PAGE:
[sac-user] with-loop parallelization

Clemens Grelck c.grelck at uva.nl
Mon Jan 10 16:21:28 CET 2011


Hi David,

Juhasz David wrote:
> Hi Carl,
> 
> Thanks for the links, they are useful papers, especially the newest one.
> 
> In that paper you wrote, you have implemented different selectors and 
> schedulers. As I can see, the compiler use static scheduling by default. 
> How can i choose which scheduler or selector will be used?

To be honest the implementations of different schedulers and task selectors
needs some revisiting following a complete re-implementation of the multi
threaded code generation over the last couple of years as a result of
other changes. I would discourage experimentation at this moment. :-(

> Another question is about nested with-loops. If a with-loop is 
> parallelized, there is no way to parallelize an inner with-loop, because 
> there is no idle worker thread. So the multi-threaded code is parallelized 
> by the outermost with-loop. One of my ideas is a tree-based 
> parallelization for nested with-loops, but i don't sure there is a reason 
> for existence of a complex technique like this. However take to the 
> current (one with-loop) parallelization, theoretically, in special cases 
> maybe better if parallelize by an inner with-loop instead of the 
> outermost. It is not possible to give any hint to the compiler, which 
> with-loop to parallelize?

Such a hint would be fairly easy to implement actually. I will make a
note for future releases of SAC, but at the moment we do not have such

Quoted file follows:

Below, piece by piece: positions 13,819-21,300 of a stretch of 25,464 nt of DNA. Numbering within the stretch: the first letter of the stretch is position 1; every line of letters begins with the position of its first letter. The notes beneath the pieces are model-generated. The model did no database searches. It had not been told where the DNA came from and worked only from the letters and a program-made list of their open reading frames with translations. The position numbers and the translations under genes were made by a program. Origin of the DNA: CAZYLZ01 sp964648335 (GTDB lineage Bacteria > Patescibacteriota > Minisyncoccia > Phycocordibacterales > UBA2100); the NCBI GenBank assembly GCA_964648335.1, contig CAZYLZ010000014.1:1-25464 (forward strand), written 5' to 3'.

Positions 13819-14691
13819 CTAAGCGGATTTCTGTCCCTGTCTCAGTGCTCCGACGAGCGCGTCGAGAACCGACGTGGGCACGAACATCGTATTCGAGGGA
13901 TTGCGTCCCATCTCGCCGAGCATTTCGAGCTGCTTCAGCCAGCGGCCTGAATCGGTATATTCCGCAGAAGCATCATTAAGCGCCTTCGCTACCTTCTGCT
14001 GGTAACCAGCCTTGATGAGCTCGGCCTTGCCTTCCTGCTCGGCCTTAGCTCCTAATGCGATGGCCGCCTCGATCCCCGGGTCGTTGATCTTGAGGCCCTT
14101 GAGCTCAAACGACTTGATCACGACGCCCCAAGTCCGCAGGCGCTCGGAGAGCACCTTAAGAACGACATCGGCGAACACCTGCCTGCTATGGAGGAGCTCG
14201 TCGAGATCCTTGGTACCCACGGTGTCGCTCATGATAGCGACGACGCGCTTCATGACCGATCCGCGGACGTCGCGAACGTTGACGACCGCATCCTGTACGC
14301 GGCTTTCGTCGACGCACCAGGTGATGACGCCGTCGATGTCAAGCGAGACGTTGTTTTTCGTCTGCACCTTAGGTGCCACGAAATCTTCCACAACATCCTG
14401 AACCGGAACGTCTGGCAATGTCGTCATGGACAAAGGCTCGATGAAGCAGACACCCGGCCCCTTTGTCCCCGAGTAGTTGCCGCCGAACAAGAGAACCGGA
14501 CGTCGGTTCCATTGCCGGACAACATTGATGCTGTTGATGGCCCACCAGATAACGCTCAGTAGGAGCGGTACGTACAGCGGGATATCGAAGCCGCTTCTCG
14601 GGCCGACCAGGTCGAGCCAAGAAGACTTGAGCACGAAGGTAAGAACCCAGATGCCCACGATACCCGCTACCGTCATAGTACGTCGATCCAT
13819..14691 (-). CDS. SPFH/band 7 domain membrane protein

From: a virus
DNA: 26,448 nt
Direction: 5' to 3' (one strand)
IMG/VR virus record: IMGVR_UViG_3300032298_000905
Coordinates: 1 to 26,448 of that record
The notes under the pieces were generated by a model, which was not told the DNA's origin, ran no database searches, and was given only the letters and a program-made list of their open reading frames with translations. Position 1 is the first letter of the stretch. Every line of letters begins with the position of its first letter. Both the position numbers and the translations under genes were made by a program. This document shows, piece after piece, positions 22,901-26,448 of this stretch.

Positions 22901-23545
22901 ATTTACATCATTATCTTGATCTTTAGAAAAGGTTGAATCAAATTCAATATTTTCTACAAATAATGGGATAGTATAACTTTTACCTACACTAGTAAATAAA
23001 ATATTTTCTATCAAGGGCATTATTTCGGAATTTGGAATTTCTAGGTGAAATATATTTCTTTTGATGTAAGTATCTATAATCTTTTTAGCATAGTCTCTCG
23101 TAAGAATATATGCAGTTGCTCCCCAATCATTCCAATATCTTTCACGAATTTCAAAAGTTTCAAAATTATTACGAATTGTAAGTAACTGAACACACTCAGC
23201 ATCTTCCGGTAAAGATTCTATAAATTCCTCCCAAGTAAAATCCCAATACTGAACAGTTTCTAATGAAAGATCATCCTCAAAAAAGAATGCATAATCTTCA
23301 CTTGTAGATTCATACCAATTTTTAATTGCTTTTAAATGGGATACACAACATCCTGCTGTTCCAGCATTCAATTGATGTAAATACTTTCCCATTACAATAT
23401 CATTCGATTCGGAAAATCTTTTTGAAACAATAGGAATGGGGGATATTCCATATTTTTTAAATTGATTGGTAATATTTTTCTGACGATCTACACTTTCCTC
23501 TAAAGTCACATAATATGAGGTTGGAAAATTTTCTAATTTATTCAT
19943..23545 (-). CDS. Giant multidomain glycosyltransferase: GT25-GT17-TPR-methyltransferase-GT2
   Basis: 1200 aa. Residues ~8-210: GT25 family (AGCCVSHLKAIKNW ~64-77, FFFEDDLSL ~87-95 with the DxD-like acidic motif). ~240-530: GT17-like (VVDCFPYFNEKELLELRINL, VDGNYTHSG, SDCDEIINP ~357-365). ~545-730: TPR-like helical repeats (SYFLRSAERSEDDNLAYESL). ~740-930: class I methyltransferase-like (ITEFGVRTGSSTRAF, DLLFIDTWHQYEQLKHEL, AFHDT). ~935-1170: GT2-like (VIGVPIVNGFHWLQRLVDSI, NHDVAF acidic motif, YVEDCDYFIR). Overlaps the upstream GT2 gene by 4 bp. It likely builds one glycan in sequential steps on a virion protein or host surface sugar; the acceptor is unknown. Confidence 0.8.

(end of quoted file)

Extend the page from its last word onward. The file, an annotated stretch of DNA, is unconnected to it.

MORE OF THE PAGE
a feature.

Re your tree-based parallelisation idea: The SAC compiler aggressively
resolves nested with-loops as far as possible to expose the full amount
of concurrency in a single with-loop.

So far, all real world examples and benchmarks we have come across so far
did not question the design to only parallelise a single level of with-loops.
It boils down to the qestion whether the outermost with-loop provides
sufficient concurrency wrt the target architecture. If you provide with
some realistic example where this is not the case I'm happy to look into
this. Of course, it is easy to construct examples that fool the SAC
compiler, but are these really representative of production code? That
is my point.

Also take into account the following: Any more flexible parallelisation
scheme (which I personally would love to see materialise) must not
create more overhead in the simple bread-and-butter examples of
parallelisation.

   Clemens

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